How to have better team meetings in 2023
The start of a new year is an ideal time to set direction for the year ahead. Our Practice Management Team shares ideas on how to conduct meetings that help keep your team focused, motivated, and fulfilled all year long.
5 minute read
- One important consideration when planning team meetings is whether they would be most productive in person or conducted virtually.
- Once you’ve determined your format, consider holding different types of meetings throughout the year, each of which serves a unique purpose.
- Quick huddles, feedback meetings, and identifying one thing to change can all help your team set the stage for success.
We just kicked off 2023, and many of us are already feeling caught up in the day-to-day, minute-to-minute challenges at work. Whether you’re eager to get back into the swing of things or still trying to shake the holiday-season rust, now is an ideal time refocus and motivate your team for the year ahead.
Professionals spend an average of 21.5 hours in meetings per week, so it’s important to make those hours with your team count.1 The team meeting components outlined below are designed to help you set direction, celebrate achievements, and identify the key challenges that need to be addressed by your team. These practices can be incorporated into your existing meetings or be conducted as standalone events.
Determine your format
With remote work becoming more common since the pandemic, teams across the financial industry are still defining how they operate best. It’s important to be intentional about the format of your meetings to maximize their effectiveness for your group.
If your team has a hybrid working environment, for example, you will need to think about the differences between your virtual and in-person meetings. Do you notice more collaboration and engagement when people are in a room together? If so, consider planning your team meetings on days when most people are expected to be present in person. On the contrary, if you don’t notice a difference, it is just as important to communicate to your team that they are welcome to join in person or virtually.
Once you’ve solidified your meeting format, you can start thinking about the different types of team meetings you’ll need to plan for your team to be more successful than ever this year. Below are some ideas to help you get started.
Huddles are fast, information-based exchanges designed to give team members an overview of what everyone is doing for the day or week. Team members should take up to a minute each to explain what they will be working on. This benefits the team by giving everyone an overview of what is happening and spurring ideas on how to support each other.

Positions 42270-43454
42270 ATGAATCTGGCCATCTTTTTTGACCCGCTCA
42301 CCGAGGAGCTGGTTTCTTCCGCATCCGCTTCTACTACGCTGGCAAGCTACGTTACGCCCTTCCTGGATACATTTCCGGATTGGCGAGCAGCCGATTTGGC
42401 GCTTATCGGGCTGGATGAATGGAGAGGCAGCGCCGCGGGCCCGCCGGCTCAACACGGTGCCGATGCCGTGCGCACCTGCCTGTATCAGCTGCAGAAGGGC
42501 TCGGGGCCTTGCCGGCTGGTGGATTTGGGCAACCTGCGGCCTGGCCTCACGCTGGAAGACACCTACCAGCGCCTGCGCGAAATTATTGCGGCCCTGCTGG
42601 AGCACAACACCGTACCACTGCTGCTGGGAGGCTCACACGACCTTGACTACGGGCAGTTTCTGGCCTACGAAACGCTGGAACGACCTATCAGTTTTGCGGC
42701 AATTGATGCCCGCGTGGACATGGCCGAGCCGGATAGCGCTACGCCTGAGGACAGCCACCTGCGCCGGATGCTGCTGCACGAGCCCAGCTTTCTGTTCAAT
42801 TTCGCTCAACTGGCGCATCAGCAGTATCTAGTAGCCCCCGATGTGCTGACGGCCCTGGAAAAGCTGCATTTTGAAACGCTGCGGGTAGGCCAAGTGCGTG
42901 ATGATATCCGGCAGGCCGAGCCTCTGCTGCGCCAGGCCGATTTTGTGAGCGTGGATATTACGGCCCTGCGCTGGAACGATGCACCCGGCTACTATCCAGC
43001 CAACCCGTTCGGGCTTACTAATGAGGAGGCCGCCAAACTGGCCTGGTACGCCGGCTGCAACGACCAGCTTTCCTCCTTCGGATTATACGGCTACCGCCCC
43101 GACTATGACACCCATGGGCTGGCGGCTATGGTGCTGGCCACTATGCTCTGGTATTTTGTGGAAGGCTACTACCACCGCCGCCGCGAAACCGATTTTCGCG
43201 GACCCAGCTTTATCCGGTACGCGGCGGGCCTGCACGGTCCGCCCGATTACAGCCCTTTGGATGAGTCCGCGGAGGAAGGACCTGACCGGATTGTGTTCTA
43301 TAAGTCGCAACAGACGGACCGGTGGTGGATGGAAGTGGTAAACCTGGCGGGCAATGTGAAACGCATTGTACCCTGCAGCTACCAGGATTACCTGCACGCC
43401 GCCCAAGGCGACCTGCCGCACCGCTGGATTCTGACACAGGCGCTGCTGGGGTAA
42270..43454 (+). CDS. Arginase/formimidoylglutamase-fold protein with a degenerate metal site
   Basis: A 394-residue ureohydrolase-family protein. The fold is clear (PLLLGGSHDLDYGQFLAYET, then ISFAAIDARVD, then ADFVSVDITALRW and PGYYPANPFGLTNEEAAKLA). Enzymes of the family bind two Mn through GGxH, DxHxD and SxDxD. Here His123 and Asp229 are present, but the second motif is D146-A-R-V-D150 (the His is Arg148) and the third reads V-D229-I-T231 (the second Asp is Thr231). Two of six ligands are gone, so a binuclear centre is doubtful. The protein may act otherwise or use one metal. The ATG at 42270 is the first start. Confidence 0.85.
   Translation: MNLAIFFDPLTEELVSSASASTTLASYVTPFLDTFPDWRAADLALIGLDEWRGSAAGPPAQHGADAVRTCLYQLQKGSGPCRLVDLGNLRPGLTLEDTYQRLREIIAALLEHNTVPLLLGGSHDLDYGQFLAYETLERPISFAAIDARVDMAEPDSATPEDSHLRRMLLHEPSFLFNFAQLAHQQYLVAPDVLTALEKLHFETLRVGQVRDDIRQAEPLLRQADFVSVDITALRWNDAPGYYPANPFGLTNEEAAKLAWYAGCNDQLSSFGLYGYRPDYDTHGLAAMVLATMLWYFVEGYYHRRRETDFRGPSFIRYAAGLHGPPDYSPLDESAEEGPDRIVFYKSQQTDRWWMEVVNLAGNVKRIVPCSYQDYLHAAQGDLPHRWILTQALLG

Huddles are meant to keep team members’ reports brief – if you find individuals going on for more than a minute, it’s likely that the information would be better handled with a smaller group or in a longer, more in-depth meeting. In my experience, this type of meeting tends to be more conducive to ensuring participants are paying attention to each other because it’s harder to “check out” in this configuration.
This practice is designed to help build habits that are productive and identify necessary changes that will benefit the team. Research has shown that individuals who receive regular positive recognition and praise:
- Increase their individual productivity
- Are more likely to stay with their organization
- Receive higher loyalty and satisfaction scores from customers
We are also much more likely to continue behaviors that result in praise than those that result in criticism. There are two parts to this feedback practice: the praise and the “one thing.”
Each week, spend 5-7 minutes providing uninterrupted positive feedback about each other and the experiences you have on the team. For instance: “Jane has been doing a great job providing research data to clients”, “Spence has been great allowing us to handle daily client inquiry”, “That client is really great to work with,” etc. This feedback is meant to be uninterrupted – a constant flow of positive observations with no commentary, justification, or caveats. Nothing is too small to share; “John helped me clean up after the team lunch” or “Meagan held the door for me when I had my hands full” are both fair game.
The “one thing”
Meeting about the team’s long-term goals can take many different forms, but here’s an example I’ve seen many people get results from:
Every three weeks, team members take turns identifying the “one thing” they think should be changed to enhance team functioning. This should be about the task – not an individual. The team then considers each suggestion and decides together which one thing should be the focus for the next three weeks. During weekly meetings, status updates can be given and adjustments made. It is strongly suggested that the team find ways to solve the initial problem together and see progress before choosing the next one thing.
Taking the time to be intentional about your team meetings may seem tedious, but it helps ensure that you maximize the time you spend communicating throughout the year. It can also help to gather feedback from your team when doing your planning to make sure everyone’s voice is heard.